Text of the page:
Various decisions about your embryos, including how many to transfer to your womb and when to transfer them should be made. Selecting only the best quality embryo(s) or whether to put 1 or 2 embryos back in the womb, but also at what stage of development to transfer your embryo(s) back to the womb.
If your periods are irregular, then drugs to suppress your natural cycle and trigger a ‘false’ period may be used. You are then given medication to help prepare the womb lining which when it becomes ready, your embryo(s) will be thawed and transferred to your womb.
Blastocyst transfers have a higher pregnancy rate. It’s best practice to have only one embryo put back. Single embryo transfers do not reduce success rates. The best quality embryo to the womb will be transferred since embryos vary in quality, those that are of the best quality are more likely to implant in the womb and lead to a pregnancy. If more than one embryo is available, the embryologist will use their expertise to select the best quality embryos using criteria such as the number of cells present, how fast the cells are dividing, whether the cell division is even and whether there are any fragments of cells present.
If you have more than one good quality embryo available, it’s now best practice for most women to have only one embryo put back in the womb and freeze the others (called an elective single embryo transfer or eSET). This is to reduce the chance of you having a multiple birth, which can pose serious risks to the health of both mum and babies. In some cases, the doctor may decide it’s appropriate for women to have more than one embryo put back. This is typically for older women who are less likely to be successful overall and are therefore less likely to have two embryos successfully implant in the womb.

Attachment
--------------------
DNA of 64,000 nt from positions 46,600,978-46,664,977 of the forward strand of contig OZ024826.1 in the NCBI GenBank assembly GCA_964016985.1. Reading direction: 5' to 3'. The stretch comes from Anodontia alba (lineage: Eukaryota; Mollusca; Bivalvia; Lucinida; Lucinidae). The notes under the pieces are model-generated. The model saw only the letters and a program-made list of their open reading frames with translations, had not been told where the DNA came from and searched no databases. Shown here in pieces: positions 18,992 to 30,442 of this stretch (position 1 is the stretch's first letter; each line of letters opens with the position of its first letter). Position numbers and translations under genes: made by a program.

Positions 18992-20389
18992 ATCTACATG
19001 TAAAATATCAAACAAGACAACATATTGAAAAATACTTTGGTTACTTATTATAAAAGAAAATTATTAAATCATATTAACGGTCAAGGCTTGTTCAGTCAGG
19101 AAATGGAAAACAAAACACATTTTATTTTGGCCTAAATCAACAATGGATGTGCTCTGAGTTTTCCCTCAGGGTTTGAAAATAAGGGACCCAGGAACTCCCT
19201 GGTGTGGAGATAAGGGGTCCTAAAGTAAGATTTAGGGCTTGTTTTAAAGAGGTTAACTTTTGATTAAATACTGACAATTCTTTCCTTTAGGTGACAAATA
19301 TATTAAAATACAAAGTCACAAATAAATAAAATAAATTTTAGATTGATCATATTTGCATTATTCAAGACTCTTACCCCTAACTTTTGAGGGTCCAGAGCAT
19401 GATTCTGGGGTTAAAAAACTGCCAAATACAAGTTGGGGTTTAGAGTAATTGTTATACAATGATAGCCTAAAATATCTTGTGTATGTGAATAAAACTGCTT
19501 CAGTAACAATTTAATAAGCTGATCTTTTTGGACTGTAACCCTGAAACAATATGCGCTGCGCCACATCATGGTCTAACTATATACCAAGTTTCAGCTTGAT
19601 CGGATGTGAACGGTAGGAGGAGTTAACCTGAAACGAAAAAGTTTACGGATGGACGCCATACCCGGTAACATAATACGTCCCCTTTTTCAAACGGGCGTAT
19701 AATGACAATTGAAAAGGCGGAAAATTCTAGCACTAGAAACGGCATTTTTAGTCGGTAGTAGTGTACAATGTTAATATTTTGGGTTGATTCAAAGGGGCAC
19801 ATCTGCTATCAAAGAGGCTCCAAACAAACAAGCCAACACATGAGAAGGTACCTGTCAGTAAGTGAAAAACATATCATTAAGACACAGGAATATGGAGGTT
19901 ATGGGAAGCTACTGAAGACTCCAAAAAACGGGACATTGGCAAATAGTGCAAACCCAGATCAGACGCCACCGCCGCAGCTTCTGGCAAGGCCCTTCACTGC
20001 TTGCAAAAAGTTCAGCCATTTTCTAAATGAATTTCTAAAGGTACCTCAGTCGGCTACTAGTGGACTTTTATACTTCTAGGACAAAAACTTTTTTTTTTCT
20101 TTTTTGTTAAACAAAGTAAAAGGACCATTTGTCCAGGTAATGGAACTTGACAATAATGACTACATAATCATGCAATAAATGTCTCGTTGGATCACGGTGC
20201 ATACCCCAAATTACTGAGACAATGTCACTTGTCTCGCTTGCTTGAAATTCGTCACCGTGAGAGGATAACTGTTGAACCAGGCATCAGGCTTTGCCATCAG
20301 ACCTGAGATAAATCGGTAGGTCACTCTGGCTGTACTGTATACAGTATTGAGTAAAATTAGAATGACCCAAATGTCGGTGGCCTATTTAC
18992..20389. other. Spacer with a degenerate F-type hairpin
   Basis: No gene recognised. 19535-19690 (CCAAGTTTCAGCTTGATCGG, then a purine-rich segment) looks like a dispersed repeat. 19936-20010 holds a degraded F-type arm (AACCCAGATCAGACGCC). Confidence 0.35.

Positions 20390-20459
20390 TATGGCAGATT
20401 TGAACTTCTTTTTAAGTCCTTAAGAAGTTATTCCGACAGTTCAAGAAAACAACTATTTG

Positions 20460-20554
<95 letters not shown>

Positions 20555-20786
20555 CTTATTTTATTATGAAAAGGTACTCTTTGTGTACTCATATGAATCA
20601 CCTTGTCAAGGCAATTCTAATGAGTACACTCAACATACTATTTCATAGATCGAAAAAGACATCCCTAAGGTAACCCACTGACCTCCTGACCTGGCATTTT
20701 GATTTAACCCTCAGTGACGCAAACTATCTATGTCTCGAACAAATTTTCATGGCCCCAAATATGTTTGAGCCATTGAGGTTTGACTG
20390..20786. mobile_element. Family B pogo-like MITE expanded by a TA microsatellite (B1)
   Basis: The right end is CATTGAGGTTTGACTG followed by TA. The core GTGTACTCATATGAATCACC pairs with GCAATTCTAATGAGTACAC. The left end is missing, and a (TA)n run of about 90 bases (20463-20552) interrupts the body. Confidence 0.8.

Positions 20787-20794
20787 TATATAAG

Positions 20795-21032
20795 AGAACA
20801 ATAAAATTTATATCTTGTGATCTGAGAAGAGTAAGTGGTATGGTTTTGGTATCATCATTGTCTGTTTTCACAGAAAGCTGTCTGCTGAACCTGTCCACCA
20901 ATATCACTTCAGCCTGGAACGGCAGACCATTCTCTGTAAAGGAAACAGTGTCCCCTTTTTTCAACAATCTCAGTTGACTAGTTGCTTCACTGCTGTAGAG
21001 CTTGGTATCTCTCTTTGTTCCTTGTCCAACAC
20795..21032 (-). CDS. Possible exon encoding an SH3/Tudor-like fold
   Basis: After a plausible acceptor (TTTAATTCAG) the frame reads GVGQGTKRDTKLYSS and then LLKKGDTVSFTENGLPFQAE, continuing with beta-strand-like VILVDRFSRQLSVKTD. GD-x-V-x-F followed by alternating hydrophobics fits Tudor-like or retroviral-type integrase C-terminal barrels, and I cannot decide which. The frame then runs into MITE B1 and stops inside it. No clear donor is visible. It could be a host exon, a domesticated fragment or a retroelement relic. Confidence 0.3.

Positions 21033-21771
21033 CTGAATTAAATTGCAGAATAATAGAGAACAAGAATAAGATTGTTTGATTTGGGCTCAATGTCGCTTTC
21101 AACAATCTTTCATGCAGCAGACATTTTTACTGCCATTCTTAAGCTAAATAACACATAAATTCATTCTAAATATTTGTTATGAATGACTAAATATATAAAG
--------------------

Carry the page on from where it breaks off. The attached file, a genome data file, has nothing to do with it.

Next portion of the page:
Embryos can also be frozen to preserve fertility so it may be possible to have a baby at a later date. The standard storage period for embryos is normally 10 years.
Not all embryos are suitable for freezing so only good quality embryos will be chosen to freeze.
The embryos are put in a special solution containing substances (cryoprotectants), which help to draw water out from the embryo and provide protection in the cells. This protects them from damage caused by ice crystals forming. They’re then frozen using fast freezing (vitrification) and stored in tanks of liquid nitrogen until you’re ready to use them.
Freezing embryos using cryopreservation used to be a somewhat risky procedure, where the chances of an embryo surviving both the freezing and thawing process was unpredictable. This was because the freezing method used was comparatively slow and the embryo’s delicate cells could be easily damaged by developing ice crystals.
About a decade ago, a new, advanced freezing method was developed, called vitrification, which is a “flash freezing” process where the embryos are instantly cooled to freezing in seconds. Special advanced media is also used to help protect the cells, using substances known as cryoprotectants, which discourage ice crystals and allow the embryo’s cells to freeze smoothly. With these developments, frozen embryos now have much higher survival rates when thawed (over 95%), and much higher pregnancy rates, too.
Dr Rami Wakim has worked as a fertility specialist for over 25 years and has worked with some of the most esteemed clinics in the world. For more information, visit www.ramiwakim.com